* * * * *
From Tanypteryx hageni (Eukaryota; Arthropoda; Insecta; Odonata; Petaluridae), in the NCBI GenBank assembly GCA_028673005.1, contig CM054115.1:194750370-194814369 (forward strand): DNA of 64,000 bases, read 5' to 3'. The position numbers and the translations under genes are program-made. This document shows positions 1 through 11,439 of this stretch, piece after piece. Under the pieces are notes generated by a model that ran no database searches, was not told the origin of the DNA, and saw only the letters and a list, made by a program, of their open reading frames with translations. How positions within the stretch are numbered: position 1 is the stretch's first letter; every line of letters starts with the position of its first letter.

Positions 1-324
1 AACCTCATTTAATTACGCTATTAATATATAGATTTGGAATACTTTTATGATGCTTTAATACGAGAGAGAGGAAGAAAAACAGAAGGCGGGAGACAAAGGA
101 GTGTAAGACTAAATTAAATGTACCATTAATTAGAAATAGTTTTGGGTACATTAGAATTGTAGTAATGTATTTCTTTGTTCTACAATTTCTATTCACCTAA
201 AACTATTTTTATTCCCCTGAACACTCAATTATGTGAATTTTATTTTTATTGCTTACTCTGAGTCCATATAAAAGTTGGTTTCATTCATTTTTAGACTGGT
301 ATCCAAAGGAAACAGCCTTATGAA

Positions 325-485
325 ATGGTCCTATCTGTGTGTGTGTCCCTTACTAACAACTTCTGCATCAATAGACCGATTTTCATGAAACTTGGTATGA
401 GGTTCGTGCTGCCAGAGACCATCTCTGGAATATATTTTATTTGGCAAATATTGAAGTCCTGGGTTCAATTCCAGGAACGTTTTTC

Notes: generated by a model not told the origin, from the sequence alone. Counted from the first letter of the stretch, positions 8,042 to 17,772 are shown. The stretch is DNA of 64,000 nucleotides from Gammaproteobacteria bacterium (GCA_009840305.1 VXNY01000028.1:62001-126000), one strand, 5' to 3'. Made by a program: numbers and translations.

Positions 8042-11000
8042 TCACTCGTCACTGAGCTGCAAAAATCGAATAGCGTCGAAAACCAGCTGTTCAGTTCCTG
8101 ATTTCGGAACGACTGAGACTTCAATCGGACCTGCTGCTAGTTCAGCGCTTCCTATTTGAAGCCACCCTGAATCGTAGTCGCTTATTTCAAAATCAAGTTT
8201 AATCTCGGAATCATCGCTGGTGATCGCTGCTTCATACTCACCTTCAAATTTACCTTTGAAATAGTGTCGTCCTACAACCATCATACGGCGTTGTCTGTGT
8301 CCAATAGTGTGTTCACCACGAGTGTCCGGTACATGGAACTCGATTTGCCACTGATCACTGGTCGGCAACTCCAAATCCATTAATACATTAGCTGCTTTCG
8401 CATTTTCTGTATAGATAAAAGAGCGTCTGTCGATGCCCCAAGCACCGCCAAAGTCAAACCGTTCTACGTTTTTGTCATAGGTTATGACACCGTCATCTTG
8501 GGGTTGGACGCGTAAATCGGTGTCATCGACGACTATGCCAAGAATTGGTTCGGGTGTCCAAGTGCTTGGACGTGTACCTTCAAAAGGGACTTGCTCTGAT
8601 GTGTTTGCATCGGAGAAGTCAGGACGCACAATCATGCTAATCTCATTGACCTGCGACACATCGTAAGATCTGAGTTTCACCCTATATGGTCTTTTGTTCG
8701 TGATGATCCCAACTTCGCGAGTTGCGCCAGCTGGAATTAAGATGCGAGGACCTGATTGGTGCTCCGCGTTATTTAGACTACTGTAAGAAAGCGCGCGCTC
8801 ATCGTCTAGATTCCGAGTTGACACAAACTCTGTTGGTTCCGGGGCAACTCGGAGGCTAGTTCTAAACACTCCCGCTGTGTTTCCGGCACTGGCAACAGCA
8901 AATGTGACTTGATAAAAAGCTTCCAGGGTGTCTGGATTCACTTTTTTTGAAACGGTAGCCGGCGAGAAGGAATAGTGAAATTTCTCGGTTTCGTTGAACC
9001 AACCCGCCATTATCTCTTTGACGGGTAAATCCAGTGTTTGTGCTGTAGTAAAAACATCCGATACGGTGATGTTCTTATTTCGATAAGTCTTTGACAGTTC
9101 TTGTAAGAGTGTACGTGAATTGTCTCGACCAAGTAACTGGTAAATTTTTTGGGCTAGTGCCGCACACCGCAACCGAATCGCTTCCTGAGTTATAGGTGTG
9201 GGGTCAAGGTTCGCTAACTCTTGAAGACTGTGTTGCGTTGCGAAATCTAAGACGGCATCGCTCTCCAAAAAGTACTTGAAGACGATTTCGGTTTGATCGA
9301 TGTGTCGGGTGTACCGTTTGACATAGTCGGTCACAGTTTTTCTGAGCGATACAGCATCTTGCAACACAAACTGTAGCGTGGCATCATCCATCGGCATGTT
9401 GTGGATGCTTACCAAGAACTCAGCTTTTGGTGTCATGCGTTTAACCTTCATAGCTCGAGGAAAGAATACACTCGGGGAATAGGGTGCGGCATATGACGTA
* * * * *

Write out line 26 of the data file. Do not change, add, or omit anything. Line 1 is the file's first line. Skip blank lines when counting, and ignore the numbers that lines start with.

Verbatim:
9401 GTGGATGCTTACCAAGAACTCAGCTTTTGGTGTCATGCGTTTAACCTTCATAGCTCGAGGAAAGAATACACTCGGGGAATAGGGTGCGGCATATGACGTA